Personnel issues were also largely left aside in favor of a broader foreign policy conversation. The GI Bill and veterans jobs programs were not mentioned. Rieckhoff said he would have liked to see more enlisted veterans included both in the event and on the campaign trail.

Both Clinton and Trump have made those issues a focus in policy papers and smaller-scale speeches in recent weeks. But those mentions don’t carry the same weight as a nationally televised forum or debate, leaving advocates wanting more.

Trump's suicide data mistake

Trump’s responses drew several laughs and eye-rolls from the largely nonpartisan veterans audience, particularly when he said the military’s generals "have been reduced to rubble" under President Barack Obama.

But he drew ire from many in the audience and on social media when he mistakenly corrected a veteran who asked how he’d handle the problem of 20 veteran suicides a day.

"Actually, it's 22," he said. "And it's almost impossible to conceive that this is happening in our country, Twenty to 22 people a day are killing themselves. A lot of it is they're killing themselves over the fact that they can't -- they're under tremendous pain and they can't see a doctor."

New data released by VA in July puts the number at 20 veterans a day, most of whom have had little or no connection with VA services. Clinton cited the correct number in her appearance on stage earlier in the event.

Though the difference is minor, many advocates addressed concerns that Trump has not engaged enough on the issue, and questioned whether that lack of attention to detail bodes poorly for him engaging on the problem if he wins the White House.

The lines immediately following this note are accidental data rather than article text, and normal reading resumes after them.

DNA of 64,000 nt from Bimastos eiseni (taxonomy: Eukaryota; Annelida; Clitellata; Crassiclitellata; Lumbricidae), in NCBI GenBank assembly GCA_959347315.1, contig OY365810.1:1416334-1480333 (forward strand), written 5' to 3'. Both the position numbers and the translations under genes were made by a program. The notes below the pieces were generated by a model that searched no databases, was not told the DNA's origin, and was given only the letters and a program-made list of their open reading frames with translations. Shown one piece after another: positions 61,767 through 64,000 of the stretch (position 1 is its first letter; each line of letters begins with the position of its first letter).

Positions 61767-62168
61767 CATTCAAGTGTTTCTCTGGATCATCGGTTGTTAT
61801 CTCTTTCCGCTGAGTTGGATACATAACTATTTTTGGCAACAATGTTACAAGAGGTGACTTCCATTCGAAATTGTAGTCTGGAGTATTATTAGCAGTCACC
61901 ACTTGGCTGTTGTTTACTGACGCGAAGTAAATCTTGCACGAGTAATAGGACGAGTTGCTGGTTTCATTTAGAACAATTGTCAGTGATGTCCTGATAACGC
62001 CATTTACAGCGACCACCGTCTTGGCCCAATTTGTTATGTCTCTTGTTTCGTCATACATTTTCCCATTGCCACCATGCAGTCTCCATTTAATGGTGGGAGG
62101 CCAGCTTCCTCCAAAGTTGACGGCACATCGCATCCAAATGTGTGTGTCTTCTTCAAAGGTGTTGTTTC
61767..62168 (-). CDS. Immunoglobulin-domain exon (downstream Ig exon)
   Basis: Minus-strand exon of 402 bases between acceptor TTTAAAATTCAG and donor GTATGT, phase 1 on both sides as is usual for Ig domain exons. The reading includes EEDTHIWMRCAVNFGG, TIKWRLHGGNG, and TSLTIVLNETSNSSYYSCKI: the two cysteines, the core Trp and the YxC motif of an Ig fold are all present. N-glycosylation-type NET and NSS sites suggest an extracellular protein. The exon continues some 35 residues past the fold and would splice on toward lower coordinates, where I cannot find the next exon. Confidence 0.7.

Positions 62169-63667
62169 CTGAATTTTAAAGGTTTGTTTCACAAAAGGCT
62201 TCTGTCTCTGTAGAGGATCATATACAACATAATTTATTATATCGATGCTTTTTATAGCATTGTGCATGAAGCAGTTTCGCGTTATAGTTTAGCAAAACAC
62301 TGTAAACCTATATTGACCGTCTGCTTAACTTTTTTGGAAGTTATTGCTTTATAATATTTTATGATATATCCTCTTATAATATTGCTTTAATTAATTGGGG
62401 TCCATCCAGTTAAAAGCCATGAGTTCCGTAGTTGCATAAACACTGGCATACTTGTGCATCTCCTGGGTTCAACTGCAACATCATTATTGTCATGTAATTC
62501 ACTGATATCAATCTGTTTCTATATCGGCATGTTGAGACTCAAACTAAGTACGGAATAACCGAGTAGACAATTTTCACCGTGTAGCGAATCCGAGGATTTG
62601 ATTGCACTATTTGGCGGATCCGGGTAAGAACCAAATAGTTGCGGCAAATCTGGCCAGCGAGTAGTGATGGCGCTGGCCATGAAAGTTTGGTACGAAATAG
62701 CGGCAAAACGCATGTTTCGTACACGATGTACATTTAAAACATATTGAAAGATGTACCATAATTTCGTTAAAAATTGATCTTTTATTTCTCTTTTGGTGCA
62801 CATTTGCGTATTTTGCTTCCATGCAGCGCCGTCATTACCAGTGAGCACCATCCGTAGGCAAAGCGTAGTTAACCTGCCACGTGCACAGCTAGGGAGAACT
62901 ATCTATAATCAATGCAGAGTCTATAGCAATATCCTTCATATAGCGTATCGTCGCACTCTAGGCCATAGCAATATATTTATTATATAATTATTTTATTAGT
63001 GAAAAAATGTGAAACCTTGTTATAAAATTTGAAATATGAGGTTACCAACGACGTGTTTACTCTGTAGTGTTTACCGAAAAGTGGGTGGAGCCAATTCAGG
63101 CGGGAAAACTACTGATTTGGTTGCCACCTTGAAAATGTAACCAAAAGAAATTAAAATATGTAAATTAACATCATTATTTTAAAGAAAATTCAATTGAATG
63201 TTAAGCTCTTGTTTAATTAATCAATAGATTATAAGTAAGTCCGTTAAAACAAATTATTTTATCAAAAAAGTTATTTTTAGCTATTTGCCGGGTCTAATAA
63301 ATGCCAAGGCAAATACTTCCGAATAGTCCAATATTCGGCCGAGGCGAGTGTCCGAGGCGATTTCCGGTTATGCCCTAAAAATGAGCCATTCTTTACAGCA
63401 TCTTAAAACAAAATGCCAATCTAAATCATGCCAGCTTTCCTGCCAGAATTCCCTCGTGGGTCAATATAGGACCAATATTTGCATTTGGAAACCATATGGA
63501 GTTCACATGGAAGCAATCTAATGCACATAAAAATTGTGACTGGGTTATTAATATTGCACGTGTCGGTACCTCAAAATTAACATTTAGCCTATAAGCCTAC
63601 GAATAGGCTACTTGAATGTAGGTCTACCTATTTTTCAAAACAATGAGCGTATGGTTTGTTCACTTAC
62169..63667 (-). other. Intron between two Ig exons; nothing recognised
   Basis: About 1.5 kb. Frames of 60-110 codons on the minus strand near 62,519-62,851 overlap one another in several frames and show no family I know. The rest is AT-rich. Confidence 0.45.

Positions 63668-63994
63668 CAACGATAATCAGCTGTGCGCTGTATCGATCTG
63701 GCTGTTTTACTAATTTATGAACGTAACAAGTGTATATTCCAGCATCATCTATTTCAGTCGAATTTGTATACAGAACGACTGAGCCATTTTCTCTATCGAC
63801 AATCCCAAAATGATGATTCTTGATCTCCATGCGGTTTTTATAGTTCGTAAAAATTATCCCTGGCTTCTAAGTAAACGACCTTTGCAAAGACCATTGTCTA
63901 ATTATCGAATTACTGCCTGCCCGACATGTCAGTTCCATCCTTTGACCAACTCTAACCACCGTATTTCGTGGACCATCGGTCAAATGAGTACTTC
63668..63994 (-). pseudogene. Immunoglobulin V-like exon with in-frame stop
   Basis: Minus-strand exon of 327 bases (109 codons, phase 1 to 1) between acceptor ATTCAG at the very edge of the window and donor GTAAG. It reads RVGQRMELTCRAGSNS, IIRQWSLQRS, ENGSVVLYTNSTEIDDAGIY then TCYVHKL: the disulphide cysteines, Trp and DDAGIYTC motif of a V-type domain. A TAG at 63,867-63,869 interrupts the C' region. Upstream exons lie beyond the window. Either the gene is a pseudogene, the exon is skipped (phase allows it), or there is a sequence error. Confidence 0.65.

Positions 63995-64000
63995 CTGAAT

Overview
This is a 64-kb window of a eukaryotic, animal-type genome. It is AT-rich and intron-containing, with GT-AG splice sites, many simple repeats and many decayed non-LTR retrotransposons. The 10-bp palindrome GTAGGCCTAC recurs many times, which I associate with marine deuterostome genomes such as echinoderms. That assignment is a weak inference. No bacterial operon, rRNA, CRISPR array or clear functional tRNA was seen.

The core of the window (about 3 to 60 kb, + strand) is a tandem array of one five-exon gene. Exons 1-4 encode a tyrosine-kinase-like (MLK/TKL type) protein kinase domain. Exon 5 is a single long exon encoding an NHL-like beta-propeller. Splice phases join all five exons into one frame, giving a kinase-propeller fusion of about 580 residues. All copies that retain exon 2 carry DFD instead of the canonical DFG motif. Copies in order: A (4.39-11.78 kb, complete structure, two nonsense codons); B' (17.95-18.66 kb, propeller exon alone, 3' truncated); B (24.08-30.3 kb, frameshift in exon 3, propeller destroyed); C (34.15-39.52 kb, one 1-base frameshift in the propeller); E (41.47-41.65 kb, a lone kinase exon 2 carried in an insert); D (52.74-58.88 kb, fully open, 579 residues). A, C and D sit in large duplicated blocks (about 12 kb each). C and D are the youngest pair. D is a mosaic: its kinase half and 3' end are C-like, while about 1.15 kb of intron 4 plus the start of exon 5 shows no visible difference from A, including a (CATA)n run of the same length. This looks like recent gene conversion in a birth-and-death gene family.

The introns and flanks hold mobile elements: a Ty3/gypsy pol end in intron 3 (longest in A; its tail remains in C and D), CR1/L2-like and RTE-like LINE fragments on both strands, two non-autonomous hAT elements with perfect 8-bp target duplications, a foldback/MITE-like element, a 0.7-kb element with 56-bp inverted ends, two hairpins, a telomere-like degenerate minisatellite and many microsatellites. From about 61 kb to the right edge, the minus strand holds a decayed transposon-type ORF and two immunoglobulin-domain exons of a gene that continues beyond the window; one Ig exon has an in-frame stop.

Clinton's weekly meetings

Most of Clinton’s responses at the event echoed her existing campaign promises, but her response to the veterans suicide issue did make news for veterans groups and organizers.

"I'm going to have a meeting every week in the Oval Office, we're going to bring the VA people, we're going to bring the DoD people, because we've got to have a better fit between getting mustered out and getting into the VA system," she said.

"I've met so many vets who get mustered out, who leave the service, they can't find their records from DoD, and those records never make it to the VA. They feel like they're living in a funhouse. They have to go over the same things over and over."

That has been a major point of focus for Obama, who pledged similar (but less frequent) meetings and a fix to the disconnect between the agencies. His efforts have been met with mixed results.

A weekly White House meeting on veterans and military personnel issues would be a dramatic increase in attention and focus on those populations. Leo Shane III covers Congress, Veterans Affairs and the White House for Military Times. He can be reached at


Leo covers Congress, Veterans Affairs and the White House for Military Times. He has covered Washington, D.C. since 2004, focusing on military personnel and veterans policies. His work has earned numerous honors, including a 2009 Polk award, a 2010 National Headliner Award, the IAVA Leadership in Journalism award and the VFW News Media award.